When the consolidated corporate media frames a new report showing that red and processed meats cause cancer around how mad and sad these findings make the meat industry feel. Not about how each 50-gram portion of processed meat eaten daily increases your chance of colorectal cancer by 18%.
As far as they're concerned, this is not only about how eating certain foods might make you sick and dead, but about how shockingly un-American the report by the World Health Organization truly is. Hating hot dogs would be as unpatriotic as hating Exceptional USA, dontcha know.
The Wall Street Journal's lede:
Red and processed meats have the potential to cause cancer in humans, according to a report by a World Health Organization agency that is drawing ire from meat industry groups that argue the science is inadequate.The Washington Post's take:
The report by the influential group stakes out one of the most aggressive stances against meat yet taken by a major health organization, and it is expected to face stiff criticism in the United States.Get ready for outraged The War Against Steak coverage to vie with The War Against Christmas on Fox. Get ready for the congressional sausage-makers to open up their gluttonous maws for millions of lobbyist dollars to help them bring home the bacon even as they continue to cut food stamp stipends for the working poor and retirees. According to the Post, it isn't the meat that's deadly: it's the international health group itself:
But the panel’s decision was not unanimous, and by raising lethal concerns about a food that anchors countless American meals, it will be controversial. The $95 billion U.S. beef industry has been preparing for months to mount a response and some scientists, including some unaffiliated with the meat industry, have questioned whether the evidence is substantial enough to draw the kinds of strong conclusions that the WHO panel did.It looks as though carcinogenic meat will be the next big Climate Change Debate. Gluttony will be given equal time with moderation and abstention in order to make the coverage, as well as the meals, fair and balanced. The debate largely centers around semantics. Although red and processed meats have long been linked to cancer, this is the first time they have actually been said to cause cancer.
In recent years, meat consumption has been the target of multi-faceted social criticism, with debates erupting not just over its role on human health, but the impact of feedlots on the environment and on animal welfare. The public debate over the WHO's findings will likely play out with political lobbying, and in marketing messages for consumers.In order for scientists to prove once and for all that red meat causes cancer, long-term studies of red meat consumers and non-red meat consumers would have to be conducted. And it would be so inhumane to force-feed tons of bacon to groups of hungry guinea pigs just to prove that they will develop cancer at higher rates than vegans and fish eaters. And goodness knows, the food industry only has our health and best interests at heart. Therefore, they suggest that we simply ignore the WHO report.
But at its core, the dispute over meat and cancer revolves around science, and in particular the difficulty that arises whenever scientists try to link any food to a chronic disease.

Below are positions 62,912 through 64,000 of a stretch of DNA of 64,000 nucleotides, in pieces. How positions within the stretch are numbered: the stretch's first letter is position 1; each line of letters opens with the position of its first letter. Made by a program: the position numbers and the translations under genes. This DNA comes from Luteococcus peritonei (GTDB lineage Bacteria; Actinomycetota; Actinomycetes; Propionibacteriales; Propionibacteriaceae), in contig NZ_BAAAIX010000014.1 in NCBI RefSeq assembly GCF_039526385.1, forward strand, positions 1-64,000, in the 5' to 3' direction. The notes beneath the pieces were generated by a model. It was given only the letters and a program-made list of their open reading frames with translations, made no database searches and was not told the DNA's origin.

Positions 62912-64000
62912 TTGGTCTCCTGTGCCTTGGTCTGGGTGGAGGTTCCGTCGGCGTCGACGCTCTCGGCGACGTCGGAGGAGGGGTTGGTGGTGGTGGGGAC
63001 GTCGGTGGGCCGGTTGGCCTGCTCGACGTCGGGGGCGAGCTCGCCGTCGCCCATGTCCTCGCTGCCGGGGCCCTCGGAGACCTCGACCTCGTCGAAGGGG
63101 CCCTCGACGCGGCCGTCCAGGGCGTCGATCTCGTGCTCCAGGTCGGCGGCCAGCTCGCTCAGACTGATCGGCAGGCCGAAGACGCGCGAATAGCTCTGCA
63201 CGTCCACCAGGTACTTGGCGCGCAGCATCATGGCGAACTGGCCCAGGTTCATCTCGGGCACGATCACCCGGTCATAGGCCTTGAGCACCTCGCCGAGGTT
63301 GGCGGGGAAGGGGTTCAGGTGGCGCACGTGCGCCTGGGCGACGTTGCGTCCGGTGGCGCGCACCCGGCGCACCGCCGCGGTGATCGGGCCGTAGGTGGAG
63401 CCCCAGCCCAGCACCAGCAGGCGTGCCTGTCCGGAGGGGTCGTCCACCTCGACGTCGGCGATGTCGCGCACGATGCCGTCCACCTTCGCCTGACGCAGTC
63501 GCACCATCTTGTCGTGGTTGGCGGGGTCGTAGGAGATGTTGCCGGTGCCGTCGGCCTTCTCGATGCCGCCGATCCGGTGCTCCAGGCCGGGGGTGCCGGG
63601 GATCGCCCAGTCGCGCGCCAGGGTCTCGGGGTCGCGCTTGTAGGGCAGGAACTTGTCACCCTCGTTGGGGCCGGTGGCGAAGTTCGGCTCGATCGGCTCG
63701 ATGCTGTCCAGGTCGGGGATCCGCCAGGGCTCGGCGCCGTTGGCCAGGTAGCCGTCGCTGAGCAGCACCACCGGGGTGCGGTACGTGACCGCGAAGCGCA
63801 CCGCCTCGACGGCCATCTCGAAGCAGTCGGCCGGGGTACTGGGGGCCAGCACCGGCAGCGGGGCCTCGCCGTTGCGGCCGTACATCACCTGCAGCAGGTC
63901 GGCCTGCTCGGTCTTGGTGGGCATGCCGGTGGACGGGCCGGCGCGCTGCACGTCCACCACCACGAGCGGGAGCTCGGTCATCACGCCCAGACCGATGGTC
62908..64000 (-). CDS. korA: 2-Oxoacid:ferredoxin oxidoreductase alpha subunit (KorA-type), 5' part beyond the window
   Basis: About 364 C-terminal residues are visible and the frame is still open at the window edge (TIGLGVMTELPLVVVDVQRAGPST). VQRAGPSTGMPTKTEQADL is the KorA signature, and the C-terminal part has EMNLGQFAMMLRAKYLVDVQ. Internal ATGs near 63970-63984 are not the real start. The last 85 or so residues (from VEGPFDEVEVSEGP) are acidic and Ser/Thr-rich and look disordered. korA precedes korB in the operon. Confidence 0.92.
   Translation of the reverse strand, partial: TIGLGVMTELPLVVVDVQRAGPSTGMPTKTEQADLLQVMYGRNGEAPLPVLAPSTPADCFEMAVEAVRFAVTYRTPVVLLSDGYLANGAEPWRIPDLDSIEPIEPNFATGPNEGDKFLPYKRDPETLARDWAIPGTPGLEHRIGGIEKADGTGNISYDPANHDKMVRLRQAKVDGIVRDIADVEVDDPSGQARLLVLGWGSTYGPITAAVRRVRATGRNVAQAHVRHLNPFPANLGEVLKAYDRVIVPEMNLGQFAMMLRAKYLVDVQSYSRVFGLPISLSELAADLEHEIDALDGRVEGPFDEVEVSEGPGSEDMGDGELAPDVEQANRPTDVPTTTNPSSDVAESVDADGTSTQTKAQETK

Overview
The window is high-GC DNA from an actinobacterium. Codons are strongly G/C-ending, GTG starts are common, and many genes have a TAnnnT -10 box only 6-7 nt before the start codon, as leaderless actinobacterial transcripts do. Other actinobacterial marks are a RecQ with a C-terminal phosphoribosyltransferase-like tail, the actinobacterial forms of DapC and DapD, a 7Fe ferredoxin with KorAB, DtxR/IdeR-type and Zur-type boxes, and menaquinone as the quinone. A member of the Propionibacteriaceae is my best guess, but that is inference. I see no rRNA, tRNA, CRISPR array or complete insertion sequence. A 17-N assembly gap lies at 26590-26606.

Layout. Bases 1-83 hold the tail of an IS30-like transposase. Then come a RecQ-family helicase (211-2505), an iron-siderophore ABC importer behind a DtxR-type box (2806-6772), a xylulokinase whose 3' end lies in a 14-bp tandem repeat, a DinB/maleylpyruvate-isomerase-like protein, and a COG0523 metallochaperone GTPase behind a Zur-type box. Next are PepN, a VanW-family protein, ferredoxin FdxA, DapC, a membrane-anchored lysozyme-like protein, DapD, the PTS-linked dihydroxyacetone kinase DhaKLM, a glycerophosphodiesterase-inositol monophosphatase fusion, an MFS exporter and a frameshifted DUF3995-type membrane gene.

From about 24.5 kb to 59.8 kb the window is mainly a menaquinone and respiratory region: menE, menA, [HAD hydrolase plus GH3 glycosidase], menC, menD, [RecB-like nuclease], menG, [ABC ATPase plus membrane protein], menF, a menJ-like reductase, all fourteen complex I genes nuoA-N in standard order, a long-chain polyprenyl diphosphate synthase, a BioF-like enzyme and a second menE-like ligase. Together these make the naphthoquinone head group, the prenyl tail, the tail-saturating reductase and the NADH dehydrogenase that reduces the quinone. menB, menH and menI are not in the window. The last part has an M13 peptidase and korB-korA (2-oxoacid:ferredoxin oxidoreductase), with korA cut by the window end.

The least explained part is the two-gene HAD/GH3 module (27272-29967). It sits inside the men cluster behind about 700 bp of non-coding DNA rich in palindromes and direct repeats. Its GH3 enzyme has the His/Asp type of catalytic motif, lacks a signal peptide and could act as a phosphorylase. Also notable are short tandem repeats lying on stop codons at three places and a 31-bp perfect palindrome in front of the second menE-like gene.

The meat industry is already taking tips from Big Tobacco and getting their big lies ready.
They will repeat the lies often enough and loudly enough to give them the patina of truth.
The North American Meat Institute derides even less strident findings than those of WHO as "flawed and nonsensical," claiming that today's modern meat is less fatty and more nutritious than yesterday's meat, and that processed meat is more readily consumed than ordinary meat, and that it also makes you feel fuller faster because of its "nutrient density."
If this sounds like bunk, it's because it is bunk.
As if that were not enough, the Institute also claims that the excessive salt added to processed meat is good for you, too!
“As an ingredient in meat products, salt is used as a preservative, which is one aspect of a multi-hurdle approach toward maintaining product safety,” AMI said. “In the last 20 years, the meat and poultry industry has also learned in more quantitative fashion the importance of sodium chloride in managing pathogenic bacterial risks presented by L. monocytogenes, Salmonella, and pathogenic E. coli in processed meat and poultry items.”Who wouldn't pick a slow death from colorectal cancer or hypertension or heart disease over an instantaneous, nasty case of food poisoning? Or, as the Lesser Evil Caucus phrases it, "Don't let the perfect be the enemy of the good."
And if you feel guilty about eating a formerly living animal, don't. Because slaughtering methods are so much more humane than they were when Upton Sinclair wrote The Jungle. So says Big Meat.
Most important, the meat industry is the biggest sector in the agriculture industry, which in turn is the biggest sector of the whole lousy US economy. Therefore, if you don't eat carcinogenic food, there will be no metastatic growth and progress. Forgoing bologna sandwiches would destroy thousands of low-wage jobs in charnel houses and meatpacking plants. Never mind that thanks to "free trade," American meat is now being shipped to such slave-wage countries as China for processing and shipping back to our dinner tables.
And did I mention that the North American Meat Institute is one of the secret negotiators of the Trans-Pacific Partnership? Did I even have to? They truly put the mystery back into the Mystery Meat.